Decision-Making Techniques For Business People

Decision-making for business people needs to leverage simple techniques. Indeed, in most cases, the problem is unknown in the real world, the situation highly opaque and highly uncertain. Therefore, simple frameworks and techniques that require little data can be much more helpful than complex models.

Speed-Reversibility Matrix

decision-making-matrix

Lightning Decision Jam

The Lightning Decision Jam
The Lightning Decision Jam (LDJ) is a means of making fast decisions that provide quick direction. The Lightning Decision Jam was developed by design agency AJ&Smart in response to the inefficiency of business meetings. Borrowing ideas from the core principles of design sprints, AJ&Smart created the Lightning Decision Jam.

Less-Is-Better Effect

less-is-better-effect
The less-is-better effect was first proposed by behavioral scientist Christopher Hsee in a 1998 study. He noted in the experiment that a person giving a $45 scarf as a gift was perceived to be more generous than someone giving a $55 coat. The less-is-better effect describes the consumer tendency to choose the worse of two options – provided that each option is presented separately.

Kelly Criterion

kelly-criterion
The Kelly criterion is a formula-based approach to investing and gambling. The individual allocates funds as a percentage of the entire portfolio for each investment or bet. The Kelly criterion was created by researcher John Kelly in 1956 to analyze long-distance telephone signal noise. In more recent times, the formula has been adopted by the gambling and investment industries as means of wise resource allocation to a bet or investment.

Ladder of Inference

ladder-of-inference
The ladder of inference is a conscious or subconscious thinking process where an individual moves from a fact to a decision or action. The ladder of inference was created by academic Chris Argyris to illustrate how people form and then use mental models to make decisions.

Pareto Principle Analysis

pareto-principle-pareto-analysis
The Pareto Analysis is a statistical analysis used in business decision-making that identifies a certain number of input factors that impact income most. It is based on the similarly named Pareto Principle, which states that 80% of the effect of something can be attributed to just 20% of the drivers.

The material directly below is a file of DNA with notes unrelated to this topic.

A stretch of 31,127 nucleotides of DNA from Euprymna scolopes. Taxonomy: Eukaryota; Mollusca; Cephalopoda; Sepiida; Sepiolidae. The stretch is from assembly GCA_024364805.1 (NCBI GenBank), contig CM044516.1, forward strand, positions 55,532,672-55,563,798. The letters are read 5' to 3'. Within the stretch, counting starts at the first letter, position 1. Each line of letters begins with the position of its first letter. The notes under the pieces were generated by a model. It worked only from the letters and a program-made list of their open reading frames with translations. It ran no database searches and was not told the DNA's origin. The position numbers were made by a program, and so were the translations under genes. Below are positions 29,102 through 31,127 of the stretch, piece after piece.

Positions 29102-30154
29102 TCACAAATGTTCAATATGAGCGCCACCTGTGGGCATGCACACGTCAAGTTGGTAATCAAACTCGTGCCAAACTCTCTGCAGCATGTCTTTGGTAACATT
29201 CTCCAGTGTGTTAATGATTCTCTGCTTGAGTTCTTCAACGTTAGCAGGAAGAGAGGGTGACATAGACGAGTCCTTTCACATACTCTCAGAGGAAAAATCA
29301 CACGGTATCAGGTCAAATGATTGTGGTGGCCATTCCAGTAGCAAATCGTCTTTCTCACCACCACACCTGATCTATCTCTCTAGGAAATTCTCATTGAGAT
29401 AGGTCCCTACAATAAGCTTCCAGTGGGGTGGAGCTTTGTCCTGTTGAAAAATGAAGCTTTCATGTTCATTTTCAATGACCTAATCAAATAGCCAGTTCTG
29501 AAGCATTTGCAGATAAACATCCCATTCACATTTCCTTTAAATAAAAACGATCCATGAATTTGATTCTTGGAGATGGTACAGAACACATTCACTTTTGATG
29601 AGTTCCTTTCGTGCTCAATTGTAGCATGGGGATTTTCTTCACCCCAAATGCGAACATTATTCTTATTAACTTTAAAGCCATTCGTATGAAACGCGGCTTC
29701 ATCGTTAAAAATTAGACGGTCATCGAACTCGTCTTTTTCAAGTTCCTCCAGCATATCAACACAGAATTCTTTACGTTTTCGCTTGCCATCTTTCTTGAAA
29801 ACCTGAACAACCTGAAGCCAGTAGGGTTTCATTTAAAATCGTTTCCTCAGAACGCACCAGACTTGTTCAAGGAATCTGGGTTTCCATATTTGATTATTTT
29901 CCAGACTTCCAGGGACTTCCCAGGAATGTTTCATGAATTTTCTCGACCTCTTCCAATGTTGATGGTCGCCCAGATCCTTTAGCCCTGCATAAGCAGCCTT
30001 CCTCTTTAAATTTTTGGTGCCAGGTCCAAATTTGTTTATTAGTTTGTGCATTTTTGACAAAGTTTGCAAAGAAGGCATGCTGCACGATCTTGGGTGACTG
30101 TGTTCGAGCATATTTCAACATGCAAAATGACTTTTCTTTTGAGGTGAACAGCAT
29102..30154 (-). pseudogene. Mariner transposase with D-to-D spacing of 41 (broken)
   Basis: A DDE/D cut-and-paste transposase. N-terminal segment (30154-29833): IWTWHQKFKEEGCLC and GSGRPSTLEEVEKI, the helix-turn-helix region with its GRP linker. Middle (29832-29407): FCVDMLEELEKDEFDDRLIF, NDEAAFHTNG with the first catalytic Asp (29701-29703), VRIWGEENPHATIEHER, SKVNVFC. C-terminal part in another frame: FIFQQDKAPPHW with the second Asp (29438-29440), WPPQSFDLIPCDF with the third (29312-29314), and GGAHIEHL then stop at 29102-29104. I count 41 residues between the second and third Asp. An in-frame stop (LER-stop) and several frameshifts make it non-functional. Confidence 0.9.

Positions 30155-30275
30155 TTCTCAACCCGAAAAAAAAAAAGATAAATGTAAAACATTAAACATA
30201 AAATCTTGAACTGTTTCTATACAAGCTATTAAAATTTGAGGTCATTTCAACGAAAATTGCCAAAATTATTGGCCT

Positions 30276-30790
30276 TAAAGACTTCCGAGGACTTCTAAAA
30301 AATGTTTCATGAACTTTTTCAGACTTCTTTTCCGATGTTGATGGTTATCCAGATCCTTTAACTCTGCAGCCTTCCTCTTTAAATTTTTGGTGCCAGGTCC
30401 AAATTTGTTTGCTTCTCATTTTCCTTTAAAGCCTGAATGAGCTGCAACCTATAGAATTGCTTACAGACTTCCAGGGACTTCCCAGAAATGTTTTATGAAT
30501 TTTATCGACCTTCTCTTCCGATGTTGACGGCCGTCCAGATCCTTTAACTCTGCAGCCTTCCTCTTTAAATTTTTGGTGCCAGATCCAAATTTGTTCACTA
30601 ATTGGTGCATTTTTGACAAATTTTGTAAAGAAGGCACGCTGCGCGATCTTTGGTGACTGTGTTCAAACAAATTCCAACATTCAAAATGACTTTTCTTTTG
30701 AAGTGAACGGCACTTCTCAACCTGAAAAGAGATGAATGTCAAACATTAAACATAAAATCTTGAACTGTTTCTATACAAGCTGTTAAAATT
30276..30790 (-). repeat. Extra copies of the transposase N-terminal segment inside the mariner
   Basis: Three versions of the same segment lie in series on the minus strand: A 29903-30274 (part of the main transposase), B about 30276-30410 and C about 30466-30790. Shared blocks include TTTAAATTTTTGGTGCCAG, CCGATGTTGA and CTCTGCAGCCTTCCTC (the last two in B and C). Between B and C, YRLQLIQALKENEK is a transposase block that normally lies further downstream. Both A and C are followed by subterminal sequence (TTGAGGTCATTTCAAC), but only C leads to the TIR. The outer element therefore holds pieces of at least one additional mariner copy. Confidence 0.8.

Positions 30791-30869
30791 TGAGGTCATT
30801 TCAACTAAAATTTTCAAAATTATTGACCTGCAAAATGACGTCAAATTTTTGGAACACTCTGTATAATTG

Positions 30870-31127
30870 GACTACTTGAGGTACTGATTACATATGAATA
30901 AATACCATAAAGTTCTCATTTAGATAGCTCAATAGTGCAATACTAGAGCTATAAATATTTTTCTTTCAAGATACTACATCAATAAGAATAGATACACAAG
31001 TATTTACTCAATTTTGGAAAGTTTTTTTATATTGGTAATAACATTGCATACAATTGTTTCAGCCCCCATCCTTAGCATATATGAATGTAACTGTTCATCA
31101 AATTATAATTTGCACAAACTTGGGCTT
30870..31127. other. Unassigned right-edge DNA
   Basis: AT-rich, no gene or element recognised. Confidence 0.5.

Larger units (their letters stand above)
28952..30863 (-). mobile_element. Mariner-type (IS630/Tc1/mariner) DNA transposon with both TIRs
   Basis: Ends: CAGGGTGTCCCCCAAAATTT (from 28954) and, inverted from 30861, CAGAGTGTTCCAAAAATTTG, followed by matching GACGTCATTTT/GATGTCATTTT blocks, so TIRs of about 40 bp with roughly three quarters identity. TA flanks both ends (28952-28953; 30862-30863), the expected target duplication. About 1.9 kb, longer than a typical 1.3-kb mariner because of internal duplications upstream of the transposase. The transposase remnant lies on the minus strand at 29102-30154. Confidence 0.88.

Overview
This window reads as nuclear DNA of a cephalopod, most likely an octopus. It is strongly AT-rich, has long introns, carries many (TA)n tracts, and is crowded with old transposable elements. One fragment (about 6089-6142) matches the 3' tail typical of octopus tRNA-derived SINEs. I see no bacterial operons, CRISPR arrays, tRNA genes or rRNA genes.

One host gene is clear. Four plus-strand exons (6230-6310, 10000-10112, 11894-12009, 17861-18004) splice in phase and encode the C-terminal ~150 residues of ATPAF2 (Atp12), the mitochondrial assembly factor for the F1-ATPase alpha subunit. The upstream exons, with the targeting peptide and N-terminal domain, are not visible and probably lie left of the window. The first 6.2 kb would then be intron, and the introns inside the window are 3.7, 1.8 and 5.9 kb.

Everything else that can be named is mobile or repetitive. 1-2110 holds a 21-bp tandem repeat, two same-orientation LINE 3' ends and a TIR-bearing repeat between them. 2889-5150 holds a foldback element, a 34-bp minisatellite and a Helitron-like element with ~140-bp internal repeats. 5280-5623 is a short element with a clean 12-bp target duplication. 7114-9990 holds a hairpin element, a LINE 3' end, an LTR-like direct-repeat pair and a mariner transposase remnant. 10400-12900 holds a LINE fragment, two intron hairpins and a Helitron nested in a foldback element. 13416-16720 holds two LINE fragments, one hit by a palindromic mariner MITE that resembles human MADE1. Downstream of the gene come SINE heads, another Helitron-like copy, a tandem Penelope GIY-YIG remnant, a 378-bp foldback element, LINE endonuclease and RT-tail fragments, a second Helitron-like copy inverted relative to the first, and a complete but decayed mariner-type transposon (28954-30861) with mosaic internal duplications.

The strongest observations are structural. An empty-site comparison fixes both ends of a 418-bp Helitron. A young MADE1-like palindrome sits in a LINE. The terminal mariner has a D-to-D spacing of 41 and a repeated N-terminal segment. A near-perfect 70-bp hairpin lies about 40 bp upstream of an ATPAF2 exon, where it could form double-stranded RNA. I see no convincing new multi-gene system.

Force-Field Analysis

force-field-analysis
Social psychologist Kurt Lewin developed the force-field analysis in the 1940s. The force-field analysis is a decision-making tool to quantify factors that support or oppose a change initiative. Lewin argued that businesses contain dynamic and interactive forces working in opposite directions. To institute successful change, the forces driving the change must be stronger than the forces hindering the change.

Bounded Rationality

bounded-rationality
Bounded rationality is a concept attributed to Herbert Simon, an economist and political scientist interested in decision-making and how we make decisions in the real world. He believed that rather than optimizing (the mainstream view in the past decades), humans follow what he called satisficing.

Cost-Benefit Analysis

cost-benefit-analysis
A cost-benefit analysis is a process a business can use to analyze decisions according to the costs associated with making that decision. For a cost analysis to be effective, it’s important to articulate the project in the simplest terms possible, identify the costs, determine the benefits of project implementation, and assess the alternatives.

Go/No-Go Decision Making

go-no-go-decision-making
In general, go/no-go decision-making is a process of passing or failing a proposition. Each proposition is assessed according to criteria determining whether a project advances to the next stage. The outcome of the go/no-go decision-making is to assess whether to go or not to go with a project or perhaps proceed with caveats.

Scenario Planning

scenario-planning
Businesses use scenario planning to make assumptions about future events and how their respective business environments may change in response to those future events. Therefore, scenario planning identifies specific uncertainties – or different realities and how they might affect future business operations. Scenario planning attempts to better strategic decision-making by avoiding two pitfalls: underprediction and overprediction.

Cynefin Framework

cynefin-framework
The Cynefin Framework gives context to decision-making and problem-solving by providing context and guiding an appropriate response. The five domains of the Cynefin Framework comprise obvious, complicated, complex, chaotic domains, and disorder if a domain has not been determined.

Decision Matrix

decision-matrix
A decision matrix is a decision-making tool that evaluates and prioritizes a list of options. Decision matrices are useful when: A list of options must be trimmed to a single choice. A decision must be made based on several criteria. A list of criteria has been made manageable through the process of elimination.

Read Next: Mental ModelsBiasesBounded RationalityMandela EffectDunning-Kruger EffectLindy EffectCrowding Out EffectBandwagon EffectDecision-Making Matrix.

Related Strategy Concepts: Go-To-Market StrategyMarketing StrategyBusiness ModelsTech Business ModelsJobs-To-Be DoneDesign ThinkingLean Startup CanvasValue ChainValue Proposition CanvasBalanced ScorecardBusiness Model CanvasSWOT AnalysisGrowth HackingBundlingUnbundlingBootstrappingVenture CapitalPorter’s Five ForcesPorter’s Generic StrategiesPorter’s Five ForcesPESTEL AnalysisSWOTPorter’s Diamond ModelAnsoffTechnology Adoption CurveTOWSSOARBalanced ScorecardOKRAgile MethodologyValue PropositionVTDF FrameworkBCG MatrixGE McKinsey MatrixKotter’s 8-Step Change Model.

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